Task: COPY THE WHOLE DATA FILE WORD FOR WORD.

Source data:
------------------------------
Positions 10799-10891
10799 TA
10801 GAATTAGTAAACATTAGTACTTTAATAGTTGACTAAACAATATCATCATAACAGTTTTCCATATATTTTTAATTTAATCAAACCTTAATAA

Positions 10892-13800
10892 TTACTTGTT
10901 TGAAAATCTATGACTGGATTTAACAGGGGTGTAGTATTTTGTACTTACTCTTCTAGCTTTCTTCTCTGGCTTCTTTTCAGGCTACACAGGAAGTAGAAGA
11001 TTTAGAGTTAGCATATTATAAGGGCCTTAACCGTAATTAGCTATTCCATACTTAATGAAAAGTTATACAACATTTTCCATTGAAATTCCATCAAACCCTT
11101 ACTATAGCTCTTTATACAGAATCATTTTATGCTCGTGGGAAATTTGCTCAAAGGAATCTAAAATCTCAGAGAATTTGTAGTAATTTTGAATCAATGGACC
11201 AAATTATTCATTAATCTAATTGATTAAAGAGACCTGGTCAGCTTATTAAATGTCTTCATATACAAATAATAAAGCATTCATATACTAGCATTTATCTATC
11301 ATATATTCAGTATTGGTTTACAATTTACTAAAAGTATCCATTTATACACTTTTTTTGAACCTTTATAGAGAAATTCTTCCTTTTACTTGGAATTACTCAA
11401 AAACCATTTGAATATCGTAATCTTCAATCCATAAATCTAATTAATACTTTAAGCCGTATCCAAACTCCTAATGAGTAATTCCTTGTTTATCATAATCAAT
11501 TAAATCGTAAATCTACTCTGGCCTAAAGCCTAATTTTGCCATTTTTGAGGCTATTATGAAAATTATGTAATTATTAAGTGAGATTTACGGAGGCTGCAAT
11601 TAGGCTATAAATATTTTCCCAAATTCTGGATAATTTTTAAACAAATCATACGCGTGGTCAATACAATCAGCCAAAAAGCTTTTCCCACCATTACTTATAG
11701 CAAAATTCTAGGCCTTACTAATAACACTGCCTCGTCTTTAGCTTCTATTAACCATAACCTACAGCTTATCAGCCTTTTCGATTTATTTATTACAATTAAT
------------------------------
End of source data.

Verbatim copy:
Positions 10799-10891
10799 TA
10801 GAATTAGTAAACATTAGTACTTTAATAGTTGACTAAACAATATCATCATAACAGTTTTCCATATATTTTTAATTTAATCAAACCTTAATAA

Positions 10892-13800
10892 TTACTTGTT
10901 TGAAAATCTATGACTGGATTTAACAGGGGTGTAGTATTTTGTACTTACTCTTCTAGCTTTCTTCTCTGGCTTCTTTTCAGGCTACACAGGAAGTAGAAGA
11001 TTTAGAGTTAGCATATTATAAGGGCCTTAACCGTAATTAGCTATTCCATACTTAATGAAAAGTTATACAACATTTTCCATTGAAATTCCATCAAACCCTT
11101 ACTATAGCTCTTTATACAGAATCATTTTATGCTCGTGGGAAATTTGCTCAAAGGAATCTAAAATCTCAGAGAATTTGTAGTAATTTTGAATCAATGGACC
11201 AAATTATTCATTAATCTAATTGATTAAAGAGACCTGGTCAGCTTATTAAATGTCTTCATATACAAATAATAAAGCATTCATATACTAGCATTTATCTATC
11301 ATATATTCAGTATTGGTTTACAATTTACTAAAAGTATCCATTTATACACTTTTTTTGAACCTTTATAGAGAAATTCTTCCTTTTACTTGGAATTACTCAA
11401 AAACCATTTGAATATCGTAATCTTCAATCCATAAATCTAATTAATACTTTAAGCCGTATCCAAACTCCTAATGAGTAATTCCTTGTTTATCATAATCAAT
11501 TAAATCGTAAATCTACTCTGGCCTAAAGCCTAATTTTGCCATTTTTGAGGCTATTATGAAAATTATGTAATTATTAAGTGAGATTTACGGAGGCTGCAAT
11601 TAGGCTATAAATATTTTCCCAAATTCTGGATAATTTTTAAACAAATCATACGCGTGGTCAATACAATCAGCCAAAAAGCTTTTCCCACCATTACTTATAG
11701 CAAAATTCTAGGCCTTACTAATAACACTGCCTCGTCTTTAGCTTCTATTAACCATAACCTACAGCTTATCAGCCTTTTCGATTTATTTATTACAATTAAT